For example, have one witness discuss the plaintiff’s love of skiing and only use skiing photographs with that witness. Use another witness to speak about the plaintiff’s activities with their family by showing photographs of these activities. Use another witness to speak about the plaintiff’s hobby of building furniture and only use photographs authenticating the furniture the plaintiff has built.

            Pictures are powerful. Find them at the beginning of the case.

 

Get More from Medical Records

 

            As a personal injury attorney in San Diego, California, or a small town in Pennsylvania, medical records become an essential tool to proving your damages to the jury. Many attorneys read only the physical records and only the records that are typed. Why? Well, attorneys are busy people and finding the gems that lie in the minute takes time.

            Look for nursing notes and therapy notes that contain comments about how the plaintiff felt or what the plaintiff’s concerns were about the future. Look for pain drawings that the plaintiff filled out, such as a circle where the plaintiff’s pain was located.  A referral from a physician for an MRI or EMG will likely contain a reason for the exam; “chronic back pain,” “burning in the back of the neck.” Bringing these notes to the attention of a jury is more effective than having your client verbally describe the pain when the records were prepared years earlier.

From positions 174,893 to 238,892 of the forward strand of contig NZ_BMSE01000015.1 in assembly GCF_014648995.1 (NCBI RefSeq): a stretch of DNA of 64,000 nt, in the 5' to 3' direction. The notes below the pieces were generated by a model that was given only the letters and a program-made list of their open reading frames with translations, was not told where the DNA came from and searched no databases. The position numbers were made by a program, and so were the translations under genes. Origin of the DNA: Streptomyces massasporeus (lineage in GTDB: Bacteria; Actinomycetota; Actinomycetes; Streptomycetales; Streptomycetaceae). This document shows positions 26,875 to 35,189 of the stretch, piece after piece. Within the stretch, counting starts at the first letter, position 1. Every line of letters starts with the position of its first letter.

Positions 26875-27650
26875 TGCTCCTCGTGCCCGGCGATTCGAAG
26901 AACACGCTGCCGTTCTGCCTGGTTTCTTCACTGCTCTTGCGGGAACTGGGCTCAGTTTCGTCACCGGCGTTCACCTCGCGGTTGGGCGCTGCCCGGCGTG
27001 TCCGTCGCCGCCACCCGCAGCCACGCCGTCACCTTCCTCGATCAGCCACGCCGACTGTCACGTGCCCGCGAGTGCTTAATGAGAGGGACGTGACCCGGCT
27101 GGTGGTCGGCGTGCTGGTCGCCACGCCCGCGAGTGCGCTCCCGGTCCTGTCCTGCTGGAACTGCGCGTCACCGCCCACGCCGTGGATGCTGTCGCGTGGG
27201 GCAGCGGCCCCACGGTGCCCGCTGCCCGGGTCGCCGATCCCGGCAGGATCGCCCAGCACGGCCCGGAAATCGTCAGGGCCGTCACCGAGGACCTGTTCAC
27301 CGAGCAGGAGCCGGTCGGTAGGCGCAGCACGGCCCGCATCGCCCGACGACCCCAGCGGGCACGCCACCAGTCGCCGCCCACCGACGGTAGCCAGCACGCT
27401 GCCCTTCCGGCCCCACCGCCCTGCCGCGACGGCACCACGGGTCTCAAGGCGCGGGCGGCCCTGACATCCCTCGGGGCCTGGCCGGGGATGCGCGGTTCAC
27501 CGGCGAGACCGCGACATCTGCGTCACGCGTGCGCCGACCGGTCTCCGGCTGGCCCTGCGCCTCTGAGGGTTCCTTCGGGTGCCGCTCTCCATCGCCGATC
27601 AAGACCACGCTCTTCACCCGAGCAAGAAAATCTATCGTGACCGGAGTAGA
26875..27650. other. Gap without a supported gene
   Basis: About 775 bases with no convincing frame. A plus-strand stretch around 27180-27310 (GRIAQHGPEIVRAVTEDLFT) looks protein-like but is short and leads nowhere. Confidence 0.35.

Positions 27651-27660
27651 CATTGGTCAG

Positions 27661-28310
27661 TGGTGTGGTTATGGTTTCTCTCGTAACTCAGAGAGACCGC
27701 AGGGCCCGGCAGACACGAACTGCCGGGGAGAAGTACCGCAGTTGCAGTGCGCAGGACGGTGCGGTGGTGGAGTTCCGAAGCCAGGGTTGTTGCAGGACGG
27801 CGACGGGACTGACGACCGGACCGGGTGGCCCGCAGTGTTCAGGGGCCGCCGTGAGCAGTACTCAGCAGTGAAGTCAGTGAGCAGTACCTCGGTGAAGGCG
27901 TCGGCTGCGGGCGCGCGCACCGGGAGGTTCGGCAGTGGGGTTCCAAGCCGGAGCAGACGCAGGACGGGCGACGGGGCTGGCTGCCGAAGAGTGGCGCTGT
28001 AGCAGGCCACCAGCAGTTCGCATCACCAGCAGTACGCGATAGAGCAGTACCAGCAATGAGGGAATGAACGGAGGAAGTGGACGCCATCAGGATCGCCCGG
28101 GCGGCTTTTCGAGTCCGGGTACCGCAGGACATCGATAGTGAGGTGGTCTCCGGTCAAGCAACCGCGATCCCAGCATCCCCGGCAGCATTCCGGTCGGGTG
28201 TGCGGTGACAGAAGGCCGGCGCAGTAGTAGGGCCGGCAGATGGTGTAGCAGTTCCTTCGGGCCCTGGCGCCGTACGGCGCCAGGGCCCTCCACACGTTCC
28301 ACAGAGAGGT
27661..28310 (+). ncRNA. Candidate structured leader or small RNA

General damages require evidence. What evidence you decide to use is determined by the evidence you have obtained. Find as much evidence as possible because selling your damages to the jury will become much easier when you can choose only the best evidence to prove your point.

 

 

For more examples on Exhibits and Testimony see: John F. Denvoe, The Advocate Magazine 85, (January 2017).